On the first Sunday of Advent this season, my congregation’s sermon text was Matthew 1:1-17. Many of us likely don’t think too often about this passage: It is one of the dreaded genealogies, with hard-to-pronounce names and no storyline (or so it seems). Yet behind the sometimes unfamiliar names this text is jam-packed full of stories—stories of how God worked through the messy lives of women and men. This genealogy is a little different, as it sprinkles in a few mothers in the long line of fathers: Tamar, who seduced her father-in-law, Judah, by pretending to be a prostitute; the Canaanite Rahab who actually was a prostitute; the Moabite Ruth; Uriah’s wife, whom we know as Bathsheba; and Mary, the mother of Jesus. Here are these five women, standing out amid all the fathers, with a long back story packed into each of their names.

Matthew 1 is an embarrassing genealogy, embarrassingly glorious in the way God worked in and through these lives.

And so, before the sermon text was read in this particular service, I reminded the congregation of the story of Matthew 1 through a monologue (written by Alison Siewert) from the perspective of Rahab, retelling her story from Joshua 2. In this story Rahab, a woman with little power, no prestige, and no future, was given power and the opportunity to serve God’s people. And she did. Rahab resisted her culture: She saw something within the story of the God of the Israelites that compelled her to fear God and pledge her and her family’s lives on her promise of silence.

The story of Rahab is the story of one woman’s act of resistance. Rahab’s story contrasts greatly to the kinds of stories our culture tells at Christmastime: stories ...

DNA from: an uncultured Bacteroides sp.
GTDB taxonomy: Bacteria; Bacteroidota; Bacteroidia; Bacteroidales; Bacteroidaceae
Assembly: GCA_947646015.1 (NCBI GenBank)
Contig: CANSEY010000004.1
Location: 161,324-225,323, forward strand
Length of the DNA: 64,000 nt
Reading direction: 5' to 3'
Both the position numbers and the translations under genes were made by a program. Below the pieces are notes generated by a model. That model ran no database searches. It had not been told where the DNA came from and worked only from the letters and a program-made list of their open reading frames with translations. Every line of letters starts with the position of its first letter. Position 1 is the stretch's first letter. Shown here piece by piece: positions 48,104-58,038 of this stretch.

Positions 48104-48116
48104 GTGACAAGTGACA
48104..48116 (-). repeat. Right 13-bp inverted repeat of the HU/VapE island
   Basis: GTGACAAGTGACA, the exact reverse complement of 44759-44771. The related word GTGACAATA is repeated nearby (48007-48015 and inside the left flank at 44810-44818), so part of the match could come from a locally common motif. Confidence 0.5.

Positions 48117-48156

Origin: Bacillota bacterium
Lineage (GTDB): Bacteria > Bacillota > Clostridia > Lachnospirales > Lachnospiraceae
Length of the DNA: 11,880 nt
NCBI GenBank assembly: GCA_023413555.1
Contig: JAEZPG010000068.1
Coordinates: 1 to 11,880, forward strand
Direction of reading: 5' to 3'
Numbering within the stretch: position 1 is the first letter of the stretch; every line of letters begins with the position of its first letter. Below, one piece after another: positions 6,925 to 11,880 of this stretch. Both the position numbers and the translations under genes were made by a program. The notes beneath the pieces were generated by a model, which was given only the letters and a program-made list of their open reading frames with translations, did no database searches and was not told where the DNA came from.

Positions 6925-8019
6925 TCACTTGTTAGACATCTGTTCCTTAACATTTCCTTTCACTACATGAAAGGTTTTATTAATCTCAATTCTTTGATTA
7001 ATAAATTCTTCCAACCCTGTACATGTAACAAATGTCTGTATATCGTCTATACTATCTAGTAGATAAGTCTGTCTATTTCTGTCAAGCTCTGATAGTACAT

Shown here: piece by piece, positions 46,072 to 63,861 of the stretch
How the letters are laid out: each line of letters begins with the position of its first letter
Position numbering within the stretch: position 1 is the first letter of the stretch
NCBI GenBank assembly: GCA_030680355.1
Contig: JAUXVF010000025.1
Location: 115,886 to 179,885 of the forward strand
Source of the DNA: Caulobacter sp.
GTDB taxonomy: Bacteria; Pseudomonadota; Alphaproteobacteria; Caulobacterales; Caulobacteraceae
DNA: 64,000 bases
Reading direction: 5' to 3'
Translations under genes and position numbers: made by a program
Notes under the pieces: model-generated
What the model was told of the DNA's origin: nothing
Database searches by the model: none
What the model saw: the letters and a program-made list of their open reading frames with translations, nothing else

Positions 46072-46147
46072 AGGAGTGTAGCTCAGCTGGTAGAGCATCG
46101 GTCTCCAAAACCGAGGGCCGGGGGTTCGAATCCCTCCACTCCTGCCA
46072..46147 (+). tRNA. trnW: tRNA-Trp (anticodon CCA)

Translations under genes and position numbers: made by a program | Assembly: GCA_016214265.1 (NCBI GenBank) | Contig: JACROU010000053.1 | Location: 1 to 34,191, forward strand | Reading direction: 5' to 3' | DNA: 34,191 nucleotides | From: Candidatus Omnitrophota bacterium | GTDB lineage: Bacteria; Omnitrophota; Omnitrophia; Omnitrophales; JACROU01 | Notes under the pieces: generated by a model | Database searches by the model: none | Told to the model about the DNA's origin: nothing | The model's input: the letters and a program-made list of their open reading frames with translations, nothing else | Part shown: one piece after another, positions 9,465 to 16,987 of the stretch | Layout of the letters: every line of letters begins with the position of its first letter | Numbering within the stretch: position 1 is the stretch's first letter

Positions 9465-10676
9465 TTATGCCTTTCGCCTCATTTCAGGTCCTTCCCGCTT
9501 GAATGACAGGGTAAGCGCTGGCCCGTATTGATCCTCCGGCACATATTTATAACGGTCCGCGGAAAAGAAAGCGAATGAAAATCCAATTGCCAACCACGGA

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Mon, 8 December 2014 08:00:00 CST
Free Yourself to Pause and Take a Break

Surrender to Gods desire to shape your soul

The Internet is saturated with information for self-improvement and practical tools and techniques to become a better you. The business sections of bookstores include titles which inform leaders and executives about management skills, vision casting, and team development. Christian markets normally offer the same counsel sprinkled with a few heartfelt stories and accommodating Scriptures. As I grow as a leader, I am convinced that we do not need more tools and techniques about leadership. What we actually need is to humbly, lovingly, consistently, and intentionally engage the hearts and souls of those God has called to leadership.

We need to regularly gift our leaders with the time and space that is needed to pause, rest, reflect, and be present with the Lord without distraction. For to lead well requires regular submission and a humble surrender to God. In his book A Work of Heart: Understanding How God Shapes Spiritual Leaders, Reggie McNeal writes, “The first order of responsibility for spiritual leaders [is] to reflect the heart of God to the people around them…Leaders whose hearts and lives turn out as divine masterpieces help those who are in their sphere of influence become more aware of who God is, understand his engagement with the world, and know how they can participate more fully in his mission of building the kingdom.” Leaders who desire to influence others with integrity over an extended period of time regularly practice surrendering their hearts to God by resting to contemplate long enough to allow themselves to be changed by him. In the quiet moments, God shapes every aspect of our existence as his servants.